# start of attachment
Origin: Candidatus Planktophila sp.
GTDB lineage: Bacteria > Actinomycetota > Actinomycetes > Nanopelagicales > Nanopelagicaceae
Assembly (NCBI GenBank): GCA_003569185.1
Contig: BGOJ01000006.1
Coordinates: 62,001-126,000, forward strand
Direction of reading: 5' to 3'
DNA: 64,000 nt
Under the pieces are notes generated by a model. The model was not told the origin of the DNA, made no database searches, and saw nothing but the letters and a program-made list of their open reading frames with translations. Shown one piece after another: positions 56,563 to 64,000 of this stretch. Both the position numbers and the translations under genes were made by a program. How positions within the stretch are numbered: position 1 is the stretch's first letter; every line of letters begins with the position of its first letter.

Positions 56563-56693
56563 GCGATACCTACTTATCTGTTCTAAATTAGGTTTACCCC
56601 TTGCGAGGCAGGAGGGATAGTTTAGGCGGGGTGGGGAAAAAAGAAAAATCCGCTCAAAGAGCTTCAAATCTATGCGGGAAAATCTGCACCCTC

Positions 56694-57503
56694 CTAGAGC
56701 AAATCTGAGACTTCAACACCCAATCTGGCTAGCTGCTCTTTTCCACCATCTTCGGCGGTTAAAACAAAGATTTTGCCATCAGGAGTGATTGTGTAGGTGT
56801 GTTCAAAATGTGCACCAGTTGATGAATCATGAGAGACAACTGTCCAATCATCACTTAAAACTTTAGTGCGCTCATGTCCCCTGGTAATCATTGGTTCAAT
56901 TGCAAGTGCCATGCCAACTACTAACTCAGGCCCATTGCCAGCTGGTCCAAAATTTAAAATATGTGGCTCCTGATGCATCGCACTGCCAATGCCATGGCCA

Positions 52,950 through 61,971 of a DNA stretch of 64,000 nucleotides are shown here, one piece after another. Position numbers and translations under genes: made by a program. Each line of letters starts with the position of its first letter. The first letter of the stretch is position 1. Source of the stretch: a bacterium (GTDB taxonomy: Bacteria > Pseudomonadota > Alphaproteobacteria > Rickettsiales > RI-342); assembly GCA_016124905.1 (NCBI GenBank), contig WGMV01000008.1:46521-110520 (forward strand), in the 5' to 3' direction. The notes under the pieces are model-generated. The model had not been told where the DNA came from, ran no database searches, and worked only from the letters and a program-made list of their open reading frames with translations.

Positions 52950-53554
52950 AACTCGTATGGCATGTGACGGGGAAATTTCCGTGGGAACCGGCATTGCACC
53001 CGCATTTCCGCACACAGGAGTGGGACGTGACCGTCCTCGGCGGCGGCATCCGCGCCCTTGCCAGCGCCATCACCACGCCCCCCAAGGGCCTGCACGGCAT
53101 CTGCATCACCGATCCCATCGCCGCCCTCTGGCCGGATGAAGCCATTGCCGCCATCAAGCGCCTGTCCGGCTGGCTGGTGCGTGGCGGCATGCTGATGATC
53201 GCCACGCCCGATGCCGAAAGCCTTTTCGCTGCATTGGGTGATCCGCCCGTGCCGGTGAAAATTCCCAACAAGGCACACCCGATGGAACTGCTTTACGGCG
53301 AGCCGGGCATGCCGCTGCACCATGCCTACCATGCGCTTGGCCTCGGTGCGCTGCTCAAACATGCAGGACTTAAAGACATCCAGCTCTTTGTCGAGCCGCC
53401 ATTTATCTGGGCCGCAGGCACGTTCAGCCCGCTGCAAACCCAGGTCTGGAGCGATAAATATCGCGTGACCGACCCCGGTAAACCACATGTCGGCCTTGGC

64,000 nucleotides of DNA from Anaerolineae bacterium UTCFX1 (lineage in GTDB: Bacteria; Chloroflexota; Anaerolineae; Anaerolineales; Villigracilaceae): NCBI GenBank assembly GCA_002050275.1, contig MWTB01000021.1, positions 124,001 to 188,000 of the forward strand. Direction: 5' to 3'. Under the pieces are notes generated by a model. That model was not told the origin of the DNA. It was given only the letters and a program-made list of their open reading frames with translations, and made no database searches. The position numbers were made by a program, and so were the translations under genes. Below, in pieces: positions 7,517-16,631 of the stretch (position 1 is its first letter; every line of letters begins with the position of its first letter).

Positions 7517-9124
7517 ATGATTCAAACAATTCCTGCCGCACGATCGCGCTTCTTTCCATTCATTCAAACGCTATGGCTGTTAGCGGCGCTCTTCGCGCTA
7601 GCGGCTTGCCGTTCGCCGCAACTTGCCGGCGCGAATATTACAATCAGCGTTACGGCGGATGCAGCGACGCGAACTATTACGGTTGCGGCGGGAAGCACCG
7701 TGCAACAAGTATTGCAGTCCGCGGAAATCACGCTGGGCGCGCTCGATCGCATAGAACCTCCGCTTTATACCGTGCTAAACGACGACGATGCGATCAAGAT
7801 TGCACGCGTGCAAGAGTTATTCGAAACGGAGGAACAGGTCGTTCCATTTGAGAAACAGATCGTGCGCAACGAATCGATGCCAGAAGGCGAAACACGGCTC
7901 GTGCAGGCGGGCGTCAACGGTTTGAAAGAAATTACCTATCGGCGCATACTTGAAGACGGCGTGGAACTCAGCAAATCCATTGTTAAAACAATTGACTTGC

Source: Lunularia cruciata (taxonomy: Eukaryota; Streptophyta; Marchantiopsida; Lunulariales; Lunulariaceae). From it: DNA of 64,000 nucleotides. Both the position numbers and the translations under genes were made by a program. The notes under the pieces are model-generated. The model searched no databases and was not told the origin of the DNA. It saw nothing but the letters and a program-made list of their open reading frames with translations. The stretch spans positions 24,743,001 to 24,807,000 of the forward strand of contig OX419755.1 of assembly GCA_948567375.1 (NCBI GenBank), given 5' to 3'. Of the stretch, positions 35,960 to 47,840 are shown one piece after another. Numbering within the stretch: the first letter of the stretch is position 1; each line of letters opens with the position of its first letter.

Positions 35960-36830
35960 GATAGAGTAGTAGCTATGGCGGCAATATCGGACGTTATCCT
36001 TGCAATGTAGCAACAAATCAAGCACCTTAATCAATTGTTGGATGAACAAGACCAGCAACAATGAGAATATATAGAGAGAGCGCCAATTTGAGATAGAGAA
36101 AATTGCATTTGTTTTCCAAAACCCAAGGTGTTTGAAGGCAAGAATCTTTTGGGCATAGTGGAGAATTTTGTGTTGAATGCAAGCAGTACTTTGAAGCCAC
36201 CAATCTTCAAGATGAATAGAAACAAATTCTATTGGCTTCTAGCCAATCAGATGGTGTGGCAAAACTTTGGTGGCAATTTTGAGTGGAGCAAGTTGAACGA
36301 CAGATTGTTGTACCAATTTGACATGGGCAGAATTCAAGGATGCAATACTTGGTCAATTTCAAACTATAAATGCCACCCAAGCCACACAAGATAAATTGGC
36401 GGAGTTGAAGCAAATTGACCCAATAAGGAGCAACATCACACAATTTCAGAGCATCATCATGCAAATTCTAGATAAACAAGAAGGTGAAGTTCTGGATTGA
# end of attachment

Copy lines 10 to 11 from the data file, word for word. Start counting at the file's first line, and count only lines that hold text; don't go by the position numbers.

56563 GCGATACCTACTTATCTGTTCTAAATTAGGTTTACCCC
56601 TTGCGAGGCAGGAGGGATAGTTTAGGCGGGGTGGGGAAAAAAGAAAAATCCGCTCAAAGAGCTTCAAATCTATGCGGGAAAATCTGCACCCTC